Peters Cosponsors Bill to Protect Pregnant Workers from Discrimination in the Workplace
WASHINGTON, DC – U.S. Senator Gary Peters (MI) today announced that he will be cosponsoring the Pregnant Workers Fairness Act to ensure pregnant women and new mothers can continue to work and support their families by requiring employers to make reasonable accommodations for their health needs and limitations.
“Women in the workforce should never be forced to choose between a healthy pregnancy and their paycheck,” said Senator Peters. “This legislation helps ensure that pregnant workers can continue to provide for their families throughout their pregnancy. I’m proud to cosponsor this important measure that will give workers in Michigan and across the country the workplace protections they deserve.”
In Michigan, approximately 65 percent of pregnant women and new moms are in the labor force, but under current law pregnant workers can be placed on paid or unpaid leave, or even fired because of a pregnancy.
This legislation would prohibit employers from discriminating or retaliating against workers who may have limitations related to pregnancy, childbirth or other related medical conditions, and require employers to make reasonable accommodations for these employees. Employers would be prohibited from forcing pregnant employees to take paid or unpaid leave, or to leave a job against their will when an accommodation can be made for employees to continue working. These reasonable accommodations are similar to the accommodations required for employees with disabilities by the Americans with Disabilities Act (ADA).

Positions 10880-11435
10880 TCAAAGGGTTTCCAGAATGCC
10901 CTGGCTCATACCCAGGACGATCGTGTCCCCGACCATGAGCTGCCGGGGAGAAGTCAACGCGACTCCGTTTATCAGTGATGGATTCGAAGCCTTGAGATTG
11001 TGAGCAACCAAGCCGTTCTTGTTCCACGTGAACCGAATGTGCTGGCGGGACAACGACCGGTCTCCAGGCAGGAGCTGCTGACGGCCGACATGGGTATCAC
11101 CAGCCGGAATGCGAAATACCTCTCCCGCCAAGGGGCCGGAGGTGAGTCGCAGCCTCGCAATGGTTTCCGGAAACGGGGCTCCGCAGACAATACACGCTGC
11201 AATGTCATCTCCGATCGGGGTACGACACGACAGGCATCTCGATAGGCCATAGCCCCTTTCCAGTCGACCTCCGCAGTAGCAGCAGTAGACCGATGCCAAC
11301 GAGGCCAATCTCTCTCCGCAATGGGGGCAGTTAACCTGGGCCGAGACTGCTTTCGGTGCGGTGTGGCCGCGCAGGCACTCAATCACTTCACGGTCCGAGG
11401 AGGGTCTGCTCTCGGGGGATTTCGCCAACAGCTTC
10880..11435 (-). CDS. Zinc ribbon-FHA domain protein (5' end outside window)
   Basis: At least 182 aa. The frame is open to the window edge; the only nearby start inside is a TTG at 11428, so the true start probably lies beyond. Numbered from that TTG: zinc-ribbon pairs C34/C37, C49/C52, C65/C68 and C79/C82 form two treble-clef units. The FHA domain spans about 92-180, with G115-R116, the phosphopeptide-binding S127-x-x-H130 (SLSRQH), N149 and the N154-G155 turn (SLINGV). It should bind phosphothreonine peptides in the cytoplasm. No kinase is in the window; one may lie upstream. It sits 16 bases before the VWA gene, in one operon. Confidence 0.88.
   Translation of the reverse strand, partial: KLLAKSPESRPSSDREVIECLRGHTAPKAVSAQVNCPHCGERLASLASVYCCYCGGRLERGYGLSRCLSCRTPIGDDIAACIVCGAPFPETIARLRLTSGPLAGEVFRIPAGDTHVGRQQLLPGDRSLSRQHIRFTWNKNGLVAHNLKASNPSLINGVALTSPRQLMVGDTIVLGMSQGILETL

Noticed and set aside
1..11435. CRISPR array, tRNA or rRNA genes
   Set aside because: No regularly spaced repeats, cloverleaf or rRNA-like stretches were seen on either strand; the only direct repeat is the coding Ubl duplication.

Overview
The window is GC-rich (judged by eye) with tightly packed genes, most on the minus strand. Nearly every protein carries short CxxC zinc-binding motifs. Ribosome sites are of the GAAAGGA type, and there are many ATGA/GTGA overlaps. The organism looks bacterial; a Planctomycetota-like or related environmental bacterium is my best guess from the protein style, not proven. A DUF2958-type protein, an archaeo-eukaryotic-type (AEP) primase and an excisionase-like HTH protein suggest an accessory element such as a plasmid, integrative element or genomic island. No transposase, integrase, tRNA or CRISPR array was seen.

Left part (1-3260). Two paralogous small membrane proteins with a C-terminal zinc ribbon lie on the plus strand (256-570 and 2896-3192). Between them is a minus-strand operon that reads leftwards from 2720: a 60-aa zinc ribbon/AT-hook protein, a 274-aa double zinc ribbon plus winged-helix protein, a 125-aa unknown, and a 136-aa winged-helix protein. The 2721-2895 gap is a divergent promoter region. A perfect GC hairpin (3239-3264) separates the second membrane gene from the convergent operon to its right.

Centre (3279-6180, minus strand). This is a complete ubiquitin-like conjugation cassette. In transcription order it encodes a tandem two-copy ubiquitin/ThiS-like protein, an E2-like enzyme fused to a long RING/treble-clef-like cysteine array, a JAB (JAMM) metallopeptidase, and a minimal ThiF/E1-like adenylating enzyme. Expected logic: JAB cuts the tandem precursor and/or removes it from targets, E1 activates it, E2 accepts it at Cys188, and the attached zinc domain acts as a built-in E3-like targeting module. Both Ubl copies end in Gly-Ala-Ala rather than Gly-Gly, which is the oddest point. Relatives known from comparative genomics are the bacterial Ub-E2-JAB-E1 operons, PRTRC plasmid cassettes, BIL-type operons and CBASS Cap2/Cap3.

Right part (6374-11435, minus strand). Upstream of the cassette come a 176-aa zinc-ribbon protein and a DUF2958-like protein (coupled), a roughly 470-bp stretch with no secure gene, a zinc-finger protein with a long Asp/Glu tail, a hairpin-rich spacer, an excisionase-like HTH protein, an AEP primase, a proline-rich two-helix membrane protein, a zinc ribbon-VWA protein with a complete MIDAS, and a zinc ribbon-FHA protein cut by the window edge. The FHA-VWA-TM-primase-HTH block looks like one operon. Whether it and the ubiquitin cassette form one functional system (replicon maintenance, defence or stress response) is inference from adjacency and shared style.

The legislation would apply to businesses with more than 15 employees and provide protections for both job applicants and employees. It also provides an exemption for businesses in the event an accommodation would impose an undue hardship on the employer.
Throughout his career in public service, Peters has been a strong advocate for the rights of workers. He recently cosponsored the Paycheck Fairness Act to help give women the tools they need to get equal pay for equal work. One of the first bills he supported and helped pass as a new member of Congress in 2009 was the Lilly Ledbetter Fair Pay Act, which overturned the 180-day statute of limitations for women to seek a legal remedy for lost wages caused by pay discrimination.
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